Quiet Ground | The South African Pavilion at the Venice Biennale

Curated by Portia Malatjie featuring works by art collective MADEYOULOOK, Molemo Moiloa and Nare Mokgotho

The South African Pavilion opens today with its exhibition 'Quiet Ground' for the 60th anniversary of the Venice Biennale 2024. The Biennale will be open to the public from April 20th to November 24th.


Curated by Portia Malatjie, the exhibition will feature a sound installation, titled 'Dinokana', by Johannesburg-based art collective, MADEYOULOOK (Molemo Moiloa and Nare Mokgotho).



Against the historical backdrop of forced migration and land dispossession in South Africa, the exhibition Quiet Ground directs its attention to the potential for both individual and collective healing within the experience of feeling 'foreign at home'. These themes intricately tie the pavilion and exhibition to the commemoration of 30 Years of Democracy in South Africa, signifying the ongoing national endeavor to address the longstanding ruptures in indigenous peoples' relationship with the land.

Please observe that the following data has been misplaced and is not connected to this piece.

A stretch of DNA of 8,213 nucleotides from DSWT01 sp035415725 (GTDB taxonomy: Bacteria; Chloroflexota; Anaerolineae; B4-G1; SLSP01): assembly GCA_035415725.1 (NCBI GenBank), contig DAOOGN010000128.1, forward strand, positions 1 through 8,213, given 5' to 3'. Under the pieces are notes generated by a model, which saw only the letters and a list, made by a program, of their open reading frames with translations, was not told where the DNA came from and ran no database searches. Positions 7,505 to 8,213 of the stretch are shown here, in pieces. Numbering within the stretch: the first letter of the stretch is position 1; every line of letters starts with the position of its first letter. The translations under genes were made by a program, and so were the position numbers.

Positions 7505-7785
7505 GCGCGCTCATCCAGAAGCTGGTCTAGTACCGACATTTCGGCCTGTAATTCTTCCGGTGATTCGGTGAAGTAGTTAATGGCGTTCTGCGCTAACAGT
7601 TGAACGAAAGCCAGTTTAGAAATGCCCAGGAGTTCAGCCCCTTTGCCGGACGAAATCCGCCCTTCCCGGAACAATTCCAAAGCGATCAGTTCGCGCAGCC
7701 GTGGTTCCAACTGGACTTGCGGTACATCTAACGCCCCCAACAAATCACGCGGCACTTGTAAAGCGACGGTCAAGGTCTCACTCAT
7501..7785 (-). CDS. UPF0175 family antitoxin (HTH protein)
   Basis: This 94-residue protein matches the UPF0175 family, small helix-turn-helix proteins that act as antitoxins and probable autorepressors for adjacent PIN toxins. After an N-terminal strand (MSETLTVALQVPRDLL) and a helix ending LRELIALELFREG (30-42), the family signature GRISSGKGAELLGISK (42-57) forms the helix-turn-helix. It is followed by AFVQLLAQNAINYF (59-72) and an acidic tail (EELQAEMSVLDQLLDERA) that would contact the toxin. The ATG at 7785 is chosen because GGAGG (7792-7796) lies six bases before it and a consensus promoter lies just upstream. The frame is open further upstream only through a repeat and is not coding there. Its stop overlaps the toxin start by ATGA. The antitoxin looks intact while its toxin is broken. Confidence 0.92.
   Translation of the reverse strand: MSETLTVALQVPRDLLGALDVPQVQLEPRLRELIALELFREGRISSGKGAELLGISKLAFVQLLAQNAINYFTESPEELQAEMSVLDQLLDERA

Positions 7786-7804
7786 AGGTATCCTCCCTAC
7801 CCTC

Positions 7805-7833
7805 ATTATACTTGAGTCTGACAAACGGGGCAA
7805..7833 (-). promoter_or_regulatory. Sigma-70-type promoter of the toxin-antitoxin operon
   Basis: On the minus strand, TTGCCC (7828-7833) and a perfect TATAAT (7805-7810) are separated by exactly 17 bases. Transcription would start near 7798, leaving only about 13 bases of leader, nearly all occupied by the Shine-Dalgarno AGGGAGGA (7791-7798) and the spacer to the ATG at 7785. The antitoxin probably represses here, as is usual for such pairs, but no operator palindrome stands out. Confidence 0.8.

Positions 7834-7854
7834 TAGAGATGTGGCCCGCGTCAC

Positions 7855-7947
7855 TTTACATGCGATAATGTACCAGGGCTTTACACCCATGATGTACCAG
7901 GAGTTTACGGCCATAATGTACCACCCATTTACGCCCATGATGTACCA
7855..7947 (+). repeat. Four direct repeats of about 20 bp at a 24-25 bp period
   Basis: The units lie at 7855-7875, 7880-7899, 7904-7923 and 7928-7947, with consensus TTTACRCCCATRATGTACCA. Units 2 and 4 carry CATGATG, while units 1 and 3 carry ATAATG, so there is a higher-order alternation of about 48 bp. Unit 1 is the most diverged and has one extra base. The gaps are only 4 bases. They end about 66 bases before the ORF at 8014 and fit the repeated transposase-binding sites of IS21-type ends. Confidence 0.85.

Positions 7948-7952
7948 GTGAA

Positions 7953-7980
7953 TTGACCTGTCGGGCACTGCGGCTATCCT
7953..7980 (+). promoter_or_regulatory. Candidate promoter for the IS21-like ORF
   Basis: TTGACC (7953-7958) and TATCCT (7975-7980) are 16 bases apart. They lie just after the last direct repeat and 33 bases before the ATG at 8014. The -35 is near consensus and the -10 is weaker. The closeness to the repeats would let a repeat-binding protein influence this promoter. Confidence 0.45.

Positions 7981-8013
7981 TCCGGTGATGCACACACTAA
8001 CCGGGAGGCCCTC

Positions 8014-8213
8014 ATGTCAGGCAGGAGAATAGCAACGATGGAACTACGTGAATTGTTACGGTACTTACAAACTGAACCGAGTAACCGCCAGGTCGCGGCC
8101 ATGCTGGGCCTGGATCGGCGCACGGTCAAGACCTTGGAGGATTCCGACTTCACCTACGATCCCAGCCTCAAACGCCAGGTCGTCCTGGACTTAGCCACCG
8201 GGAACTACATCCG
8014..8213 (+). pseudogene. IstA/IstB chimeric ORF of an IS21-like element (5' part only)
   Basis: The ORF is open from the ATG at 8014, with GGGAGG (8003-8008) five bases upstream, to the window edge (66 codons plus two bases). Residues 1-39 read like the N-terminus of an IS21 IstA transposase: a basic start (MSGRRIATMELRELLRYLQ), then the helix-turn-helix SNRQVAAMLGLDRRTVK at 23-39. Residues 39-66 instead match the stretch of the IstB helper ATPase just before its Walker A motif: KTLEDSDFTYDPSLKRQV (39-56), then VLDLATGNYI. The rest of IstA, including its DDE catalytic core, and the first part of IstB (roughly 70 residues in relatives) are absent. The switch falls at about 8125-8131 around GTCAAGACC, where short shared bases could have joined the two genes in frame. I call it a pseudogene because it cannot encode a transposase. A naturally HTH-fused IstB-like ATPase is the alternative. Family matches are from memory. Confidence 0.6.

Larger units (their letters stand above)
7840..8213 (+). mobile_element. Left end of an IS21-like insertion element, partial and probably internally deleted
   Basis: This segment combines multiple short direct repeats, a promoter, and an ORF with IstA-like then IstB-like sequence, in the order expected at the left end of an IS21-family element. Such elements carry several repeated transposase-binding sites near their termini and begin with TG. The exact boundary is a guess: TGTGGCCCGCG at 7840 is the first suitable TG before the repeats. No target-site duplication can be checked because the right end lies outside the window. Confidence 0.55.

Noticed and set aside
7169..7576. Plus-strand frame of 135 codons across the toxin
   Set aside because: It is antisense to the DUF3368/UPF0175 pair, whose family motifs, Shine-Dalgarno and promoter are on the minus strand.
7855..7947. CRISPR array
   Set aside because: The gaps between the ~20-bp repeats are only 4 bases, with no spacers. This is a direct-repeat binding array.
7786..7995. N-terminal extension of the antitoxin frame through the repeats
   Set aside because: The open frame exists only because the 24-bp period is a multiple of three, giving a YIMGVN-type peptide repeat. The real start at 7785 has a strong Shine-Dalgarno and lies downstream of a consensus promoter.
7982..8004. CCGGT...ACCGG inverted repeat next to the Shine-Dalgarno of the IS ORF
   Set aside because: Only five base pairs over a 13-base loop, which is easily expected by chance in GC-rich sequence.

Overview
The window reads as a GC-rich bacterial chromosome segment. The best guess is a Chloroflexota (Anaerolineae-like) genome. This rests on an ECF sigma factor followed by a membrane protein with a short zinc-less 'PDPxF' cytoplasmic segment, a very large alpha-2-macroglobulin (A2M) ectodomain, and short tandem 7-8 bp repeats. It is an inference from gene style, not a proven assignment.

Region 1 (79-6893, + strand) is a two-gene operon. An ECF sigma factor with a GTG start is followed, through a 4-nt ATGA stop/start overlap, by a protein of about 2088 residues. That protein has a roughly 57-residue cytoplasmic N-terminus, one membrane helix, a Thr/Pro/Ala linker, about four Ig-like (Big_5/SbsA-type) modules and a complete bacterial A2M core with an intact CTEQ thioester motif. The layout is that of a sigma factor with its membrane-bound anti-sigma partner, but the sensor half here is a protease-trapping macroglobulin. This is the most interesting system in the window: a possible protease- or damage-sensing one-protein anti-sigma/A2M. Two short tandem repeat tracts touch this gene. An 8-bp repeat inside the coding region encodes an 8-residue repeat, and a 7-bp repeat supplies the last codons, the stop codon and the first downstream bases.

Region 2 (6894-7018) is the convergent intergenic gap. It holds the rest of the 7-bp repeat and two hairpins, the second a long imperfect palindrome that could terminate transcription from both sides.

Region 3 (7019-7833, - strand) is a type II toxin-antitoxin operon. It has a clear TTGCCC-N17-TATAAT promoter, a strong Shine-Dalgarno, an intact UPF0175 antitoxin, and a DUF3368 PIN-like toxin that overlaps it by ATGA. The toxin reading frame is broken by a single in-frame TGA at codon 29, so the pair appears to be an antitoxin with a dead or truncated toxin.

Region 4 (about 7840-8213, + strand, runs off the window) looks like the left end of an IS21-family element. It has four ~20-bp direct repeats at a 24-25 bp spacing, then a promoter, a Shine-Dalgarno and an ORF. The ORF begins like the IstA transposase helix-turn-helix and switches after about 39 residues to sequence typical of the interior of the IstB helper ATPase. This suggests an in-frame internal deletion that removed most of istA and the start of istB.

"Quiet Ground is a meditation on the political, social, ontological and spiritual histories of land and water. It explores the secret life of land and water and examines the many ways that the environment is shaped by our socio-political climate. Rooted in the ongoing legacies of forced migration in South Africa, the exhibition focuses on how the dispossessed reconnect with the land and investigates cycles of loss and repair during multiple iterations of displacement. In charting processes of rehoming and rehabilitation, the exhibition understands the relationship with the earth as a way of being. It advocates the subjectivity and agency of land, and explores land as method, epistemology, educator, repository of memory, archive and as a portal through which ancestral knowledge is communicated and transferred. Quiet Ground celebrates how the land quietly grounds us and eagerly proclaims gratitude for its generous capacity to absorb our trauma that is entrenched in centuries of violation.